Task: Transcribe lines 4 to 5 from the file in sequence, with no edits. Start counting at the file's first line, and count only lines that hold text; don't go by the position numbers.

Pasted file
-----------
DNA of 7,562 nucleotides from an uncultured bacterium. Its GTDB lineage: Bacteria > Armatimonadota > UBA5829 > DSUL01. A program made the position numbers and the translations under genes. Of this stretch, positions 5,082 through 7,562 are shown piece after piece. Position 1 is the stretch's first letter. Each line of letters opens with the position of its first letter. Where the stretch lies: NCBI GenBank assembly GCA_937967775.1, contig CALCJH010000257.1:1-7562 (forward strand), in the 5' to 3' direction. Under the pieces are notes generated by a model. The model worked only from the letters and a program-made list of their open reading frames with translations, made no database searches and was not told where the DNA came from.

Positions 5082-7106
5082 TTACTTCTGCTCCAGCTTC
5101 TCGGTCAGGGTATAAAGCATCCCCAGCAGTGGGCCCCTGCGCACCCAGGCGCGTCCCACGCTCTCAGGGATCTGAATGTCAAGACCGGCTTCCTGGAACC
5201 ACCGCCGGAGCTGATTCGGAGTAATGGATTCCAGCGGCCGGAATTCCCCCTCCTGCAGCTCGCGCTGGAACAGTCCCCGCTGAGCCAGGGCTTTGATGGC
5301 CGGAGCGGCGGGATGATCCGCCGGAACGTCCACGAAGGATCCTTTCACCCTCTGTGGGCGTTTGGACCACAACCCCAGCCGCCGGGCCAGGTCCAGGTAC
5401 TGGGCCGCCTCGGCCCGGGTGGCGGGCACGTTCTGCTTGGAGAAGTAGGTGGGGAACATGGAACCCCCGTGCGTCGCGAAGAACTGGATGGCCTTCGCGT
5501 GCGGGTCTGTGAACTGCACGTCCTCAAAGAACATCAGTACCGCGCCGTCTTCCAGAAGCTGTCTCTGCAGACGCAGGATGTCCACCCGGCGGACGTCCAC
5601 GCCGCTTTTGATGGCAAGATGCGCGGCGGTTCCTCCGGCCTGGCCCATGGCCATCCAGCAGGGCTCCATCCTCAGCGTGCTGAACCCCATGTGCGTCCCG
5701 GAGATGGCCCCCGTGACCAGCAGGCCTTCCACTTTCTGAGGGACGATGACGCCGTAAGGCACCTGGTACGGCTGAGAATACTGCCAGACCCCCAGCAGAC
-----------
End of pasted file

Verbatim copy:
5101 TCGGTCAGGGTATAAAGCATCCCCAGCAGTGGGCCCCTGCGCACCCAGGCGCGTCCCACGCTCTCAGGGATCTGAATGTCAAGACCGGCTTCCTGGAACC
5201 ACCGCCGGAGCTGATTCGGAGTAATGGATTCCAGCGGCCGGAATTCCCCCTCCTGCAGCTCGCGCTGGAACAGTCCCCGCTGAGCCAGGGCTTTGATGGC